We all would consider gasoline to be a commodity, but now with the price at $3 to $4 a gallon people are now making life changing choices about when, where and how they drive. Part-time jobs are reconsidered, family visits being put off as well as driving vacations, and those that cannot be altered will find funds that were earmarked for "entertainment" lost for the forseeable future.
Some who may have been looking at the Celius may now seriously condsider the Antal, or the Heliade, or maybe even a pair of Cometes hoping to add a sub later. The pricing of this necessary "commodity", gasoline, is going to change everything.
The reality is that the person who was considering the Celius fears buyers remorse more than most. He know that less is less know matter how he tries to justify it. Most of us have been or know someone who has sacrificed in some other area of life to fulfill his audiophile passions. I know I have. Out side of my wife, family, and faith nothing has given me the pleasure my audio gear has. I, as you, have even sacrificed sleep for listening time. That is true worth and value.
Regards as always.
Hi, Jim -- I think my writing got a bit sloppy. My main point on "commoditization" was meant to deal with the phenomenon of how the exclusive and experimental product, once infused with a "bid," could capitalize GREATER quality at a lower price, given the kick-in of economies of scale. Somebody has to bid on the cutting edge, or the increasing quality of the "middle" scale of the line can't kick in. The so-called "trickle down" of higher quality gear into the realm of the affordable. Your point is well taken. My point ignored some of the implications you noted. The supply of Volantes simply cannot come on line at an affordable cost without the prior success of the Magellans. I think the need for craftsmanship limits the potential for any glut of quality products... unlike, say, the farmer who turns all his acreage to produce more soy beans, during a roaring bull in the hairy legume pits, and then sells his crop via futures while it is still in the ground, to lock in new supply. Then, of course, once the acreage is harvested and delivered, the bull starts to growl very much like a bear, due to NEXT year's glut. In our field, there will always be a craftsmanship floor under producable units, which means the Celius cannot get so low as to "flood the market" and leave bag holders. The joker in the deck, of course, is easy money, which allows consumers to overbuy, beyond their means. Thanks for the clarification. Cheers, Clifton
That was a very good post. I chuckled throughout and your points are well taken. BTW, I'm sort of remotely connected to Paris Hilton AND Angelina Jolie: I'm friends with Paris Hilton's cousin and I'm friends with a guy who used to be friends with Jon Voigt, who's Angelina Jolie's father. So, being virtually a member of the House of Hilton and the House of Jolie, I must stand up and proclaim that your analogies are completely out of line.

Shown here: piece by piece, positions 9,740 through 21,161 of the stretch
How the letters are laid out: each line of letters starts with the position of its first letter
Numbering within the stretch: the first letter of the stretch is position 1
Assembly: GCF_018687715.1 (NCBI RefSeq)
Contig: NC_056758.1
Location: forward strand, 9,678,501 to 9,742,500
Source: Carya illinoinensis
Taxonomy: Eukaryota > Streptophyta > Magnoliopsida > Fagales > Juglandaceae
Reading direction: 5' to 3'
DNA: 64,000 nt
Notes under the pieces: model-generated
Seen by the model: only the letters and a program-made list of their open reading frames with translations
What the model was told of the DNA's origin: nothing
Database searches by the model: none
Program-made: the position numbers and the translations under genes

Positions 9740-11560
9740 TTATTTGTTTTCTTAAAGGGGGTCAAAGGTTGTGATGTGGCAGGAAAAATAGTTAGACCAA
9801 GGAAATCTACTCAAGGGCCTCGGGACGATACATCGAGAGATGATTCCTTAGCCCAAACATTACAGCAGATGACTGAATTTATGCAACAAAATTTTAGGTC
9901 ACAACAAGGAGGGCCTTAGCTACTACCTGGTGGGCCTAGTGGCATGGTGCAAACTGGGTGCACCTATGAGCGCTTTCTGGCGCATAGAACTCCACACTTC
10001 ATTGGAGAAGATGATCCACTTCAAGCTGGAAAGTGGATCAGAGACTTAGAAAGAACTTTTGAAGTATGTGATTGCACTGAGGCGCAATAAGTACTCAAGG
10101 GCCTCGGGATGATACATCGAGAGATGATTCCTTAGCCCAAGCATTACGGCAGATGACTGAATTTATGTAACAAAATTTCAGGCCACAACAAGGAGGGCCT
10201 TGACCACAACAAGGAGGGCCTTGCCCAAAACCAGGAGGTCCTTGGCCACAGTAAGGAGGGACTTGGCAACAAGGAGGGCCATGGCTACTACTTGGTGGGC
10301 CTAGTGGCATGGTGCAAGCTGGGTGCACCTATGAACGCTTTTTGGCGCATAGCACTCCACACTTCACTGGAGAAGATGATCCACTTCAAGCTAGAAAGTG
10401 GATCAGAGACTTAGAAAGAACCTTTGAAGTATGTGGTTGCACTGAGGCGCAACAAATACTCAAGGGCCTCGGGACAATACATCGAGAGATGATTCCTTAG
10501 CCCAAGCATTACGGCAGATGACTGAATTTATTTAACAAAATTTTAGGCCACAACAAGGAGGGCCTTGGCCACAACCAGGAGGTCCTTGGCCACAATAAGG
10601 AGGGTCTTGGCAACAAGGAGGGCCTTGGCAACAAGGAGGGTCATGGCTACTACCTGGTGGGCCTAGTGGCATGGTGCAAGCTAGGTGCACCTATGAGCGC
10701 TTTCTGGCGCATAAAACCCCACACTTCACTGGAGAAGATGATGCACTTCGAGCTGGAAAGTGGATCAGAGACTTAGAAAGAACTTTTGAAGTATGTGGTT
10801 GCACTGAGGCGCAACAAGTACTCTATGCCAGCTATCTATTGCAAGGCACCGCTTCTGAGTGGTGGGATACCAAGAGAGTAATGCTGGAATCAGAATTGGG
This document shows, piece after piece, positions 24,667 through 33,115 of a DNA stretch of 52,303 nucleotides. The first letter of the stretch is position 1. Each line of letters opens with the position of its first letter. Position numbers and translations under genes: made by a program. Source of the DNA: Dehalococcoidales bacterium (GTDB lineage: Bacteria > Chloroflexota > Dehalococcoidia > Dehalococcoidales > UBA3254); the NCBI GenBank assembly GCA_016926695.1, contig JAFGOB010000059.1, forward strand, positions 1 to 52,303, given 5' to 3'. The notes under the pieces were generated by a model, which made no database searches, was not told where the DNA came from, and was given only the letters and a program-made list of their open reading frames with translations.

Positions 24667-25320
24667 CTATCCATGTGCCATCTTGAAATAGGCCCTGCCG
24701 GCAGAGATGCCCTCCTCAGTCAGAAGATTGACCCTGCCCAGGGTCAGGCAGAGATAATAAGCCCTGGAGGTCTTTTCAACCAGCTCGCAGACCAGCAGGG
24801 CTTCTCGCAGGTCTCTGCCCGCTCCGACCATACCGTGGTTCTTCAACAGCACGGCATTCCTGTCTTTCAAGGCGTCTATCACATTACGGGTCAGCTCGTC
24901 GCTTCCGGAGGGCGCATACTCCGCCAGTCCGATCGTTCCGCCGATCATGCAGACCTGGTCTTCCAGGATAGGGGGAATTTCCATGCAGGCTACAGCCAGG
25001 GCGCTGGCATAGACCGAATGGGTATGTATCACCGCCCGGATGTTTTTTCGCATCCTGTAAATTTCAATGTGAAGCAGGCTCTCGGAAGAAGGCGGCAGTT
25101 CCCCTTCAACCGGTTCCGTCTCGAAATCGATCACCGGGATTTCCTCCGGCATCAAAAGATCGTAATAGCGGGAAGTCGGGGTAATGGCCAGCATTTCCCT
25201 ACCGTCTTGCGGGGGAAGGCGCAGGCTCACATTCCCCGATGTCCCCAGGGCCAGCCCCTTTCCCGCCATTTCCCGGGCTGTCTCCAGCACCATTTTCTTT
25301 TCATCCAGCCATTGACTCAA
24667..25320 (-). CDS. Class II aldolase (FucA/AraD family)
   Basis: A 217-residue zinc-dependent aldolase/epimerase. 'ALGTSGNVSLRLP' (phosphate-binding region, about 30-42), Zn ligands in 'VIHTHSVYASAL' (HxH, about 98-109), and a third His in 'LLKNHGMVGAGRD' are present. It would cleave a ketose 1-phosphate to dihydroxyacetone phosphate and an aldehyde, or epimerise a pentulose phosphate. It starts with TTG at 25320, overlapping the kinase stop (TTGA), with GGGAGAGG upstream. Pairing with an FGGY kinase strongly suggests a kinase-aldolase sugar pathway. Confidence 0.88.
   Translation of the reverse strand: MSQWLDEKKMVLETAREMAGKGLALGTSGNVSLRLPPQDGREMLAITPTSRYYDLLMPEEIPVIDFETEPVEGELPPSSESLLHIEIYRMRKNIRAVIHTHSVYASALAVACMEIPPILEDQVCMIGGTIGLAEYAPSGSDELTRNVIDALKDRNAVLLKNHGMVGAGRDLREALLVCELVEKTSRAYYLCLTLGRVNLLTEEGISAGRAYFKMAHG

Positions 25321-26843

I truly enjoy your posts and as I mutual Triangle lover I do wish more Magellans would be sold. The trickle down of that technology would be truly awesome if affordable.
I do think this is what separates companies like Dynaudio, Triangle, Sonus Faber, B and W, Wilson, Vandersteen, and many others I feel remiss not including, in that they do go B#$%$^% to the wall and make cost no object speakers to really push the envelope and see where rising cost and diminishing returns really falls and then can make rational performance/cost decisions that make marketing sense. Speaker manufacturers really deserve our respect.
The other issue is to use trickle down, put similarly manufactured tweeters and midrange drivers in affordable products that build a name for your self (Triangle) and try and amortize some development cost from the back end.
The bottom line is that if want to be a high-end company you must spend R&D money and hope that what you develop is marketable and that the technical and sonic improvements mean enough to the audiophile community to make money. The typical quandry of whether an audiophile should spend $3K on an Ayre 7 cd only player or spend $3K on a CD/SACD/DVD combo player and hear 80, 85, 90% of the Ayre on redbook is the issue.
Currently this flies in the face of the reverse mass-market desire for low-rez, downloadable music and playback. It is also why shows like HE are critical in that CES has just gotten so overblown and sonically challenged that manufacturers have a hard time showcasing their important, but incremental sonic improvements. It is also why at CEDIA and CES many are going off site for a better chance at a great presentation. Video is such an easier sell. I think that many would agree that CES is just too big.
The future is that if you have been using a battery operated crystal ball, you may want to look at either a 110 or 220 volt model and the future is going to be tougher to discern marketing wise. All the delays of the PlayStation 3 are proof of that. Delivery formats are so troublesome these days. This Christmas selling season is going to be very interesting. Regards,